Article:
HSchneider 3 years ago from Parsippany, New Jersey

Very interesting and eye opening. I never knew that Muslim men could get away with that debauchery if not on Saudi turf. That is quite ridiculous and hypocritical. great Hub, Kathleen.


Kathleen Cochran profile image

Kathleen Cochran 3 years ago from Atlanta, Georgia Author

billybuc and HSchneider: Thanks for the comments and I hope you enjoy the other four hubs in this series. Watch the next four Mondays for more.


triciajean profile image

triciajean 3 years ago from Bantam, CT

Thank you, Kathleen Cochran, for a peek into a culture most of us do not see. Having spent some time in another culture, do you then return here in a different, perhaps more objective, state of mind--seeing things you have not noticed before?


Kathleen Cochran profile image

Kathleen Cochran 3 years ago from Atlanta, Georgia Author

Absolutely. I drive. I can go anywhere I want by myself, dressed however I please. I go to a church that has a sign out front, we don't shred our bulletins or speak in code on the telephone. I've lived in a country where the law of the land is the religion. Separation of church and state is a good thing that should happen in America more often than it does. I want my freedoms - all of them. I'll take my chances with the consequences, but I want my freedoms. A Sheikh asked me once of our freedoms made American women happy. I wanted to answer, "Damned straight" but instead I simply said Yes. Sorry, triciajean, I have strong feelings along these lines. Thanks for your comments and your interest.


triciajean profile image

triciajean 3 years ago from Bantam, CT

No apology necessary, Kathleen. I share your passions.


Credence2 profile image

Credence2 3 years ago from Florida (Space Coast)

Hi, Kathleen, this account is great.

"Torturing horny men was as good as it got."

I am surprised, the devil inside at work?

So do you think that all the horror stories we hear about treatment of woman in Arab societies are exaggerations?

I would think so based on your interaction with your female students.


Kathleen Cochran profile image

Kathleen Cochran 3 years ago from Atlanta, Georgia Author

So do you think that all the horror stories we hear about treatment of woman in Arab societies are exaggerations?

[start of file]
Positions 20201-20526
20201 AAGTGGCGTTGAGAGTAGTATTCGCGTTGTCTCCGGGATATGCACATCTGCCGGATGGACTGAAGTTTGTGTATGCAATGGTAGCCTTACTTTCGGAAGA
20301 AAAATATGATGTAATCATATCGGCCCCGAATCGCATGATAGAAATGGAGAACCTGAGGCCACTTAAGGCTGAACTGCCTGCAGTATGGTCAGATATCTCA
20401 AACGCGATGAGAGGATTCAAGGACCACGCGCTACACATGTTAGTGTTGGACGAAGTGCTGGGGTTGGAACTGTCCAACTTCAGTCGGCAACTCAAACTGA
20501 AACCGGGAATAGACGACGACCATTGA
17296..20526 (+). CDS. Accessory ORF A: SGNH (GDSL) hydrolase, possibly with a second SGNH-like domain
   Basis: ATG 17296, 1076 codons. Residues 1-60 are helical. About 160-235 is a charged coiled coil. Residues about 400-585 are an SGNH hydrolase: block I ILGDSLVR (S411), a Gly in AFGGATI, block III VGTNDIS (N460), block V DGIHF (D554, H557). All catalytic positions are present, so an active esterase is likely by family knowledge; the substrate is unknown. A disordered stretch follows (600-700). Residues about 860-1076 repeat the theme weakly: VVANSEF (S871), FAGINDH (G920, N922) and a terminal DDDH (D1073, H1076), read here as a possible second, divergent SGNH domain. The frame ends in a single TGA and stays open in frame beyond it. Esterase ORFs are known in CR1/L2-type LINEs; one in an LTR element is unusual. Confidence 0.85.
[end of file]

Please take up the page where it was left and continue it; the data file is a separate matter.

Absolutely not. I don't think you can exaggerate the conditions these women live under: female castration, child marriage, abuse, no defense against divorce or losing her children in the event of divorce - all of it.


triciajean profile image

triciajean 3 years ago from Bantam, CT

Thanks, Kathleen. There but for the grace of God/Goddess/Allah/El Shaddie we too could have been born to live degraded lives. But the story is not over. The campaign for basic human rights is reaching into all corners as fast as we can carry it there.


phdast7 profile image

phdast7 3 years ago from Atlanta, Georgia

Read this some time ago. My apologies for not leaving a comment...I must have been running out the door to classes. Great read and a great history, sociology, and religion lesson. We all as Americans need to know so much more about the rest of the world. Most of us are pretty isolated. Excellent Hub. Sharing. Theresa


Blond Logic profile image

Blond Logic 3 years ago from Brazil

Very interesting read.

I once heard an interview with a woman who enjoy being covered wearing a burqa because she knew she was not being judged by her looks, merely by her intellect.

Did the women there feel envy, pity or indifference towards western women's ways?

What a wonderful experience for you.

Shared.


Kathleen Cochran profile image

Kathleen Cochran 3 years ago from Atlanta, Georgia Author

phdast7: history, sociology, and religion - I covered all that?! Thanks for the comments whenever they come. There's more to come (at YOUR suggestion if I recall.)

Blond Logic: They were so gracious, it was hard to decipher their true feelings. I think they were more curious than envious. They perceived some of the negatives that went with our freedoms that we might not see as negatives at all. In general, they seemed to want to uncover their faces and drive. Those were the big two.

I have followers around the globe. I'd love to hear their comments to your question.


Au fait profile image

Au fait 3 years ago from North Texas

Very interesting, informative, and entertaining. Now you have me hooked and I will have to continue reading your sequels. You might want to put them all together and make a book out of them for Amazon/Kindle.


Kathleen Cochran profile image

Kathleen Cochran 3 years ago from Atlanta, Georgia Author

Au Fait: Thanks for the encouragement. I've done just what you suggested. My War, featured at the end of the hub, is by ME!!! It's available on Kindle and Amazon as either an EBook or paperback (via Amazon's CreateSpace, which I highly recommend over other self-publishing platforms - very user-friendly.) Thanks for your interest.


Au fait profile image

Au fait 3 years ago from North Texas

I didn't even notice the ad for your book! Sorry. I never look at the ads since we're not allowed to click on them anyway. Glad to see you've made it into a book though, because it's very interesting and I expect a lot of people will be interested in your first hand experience.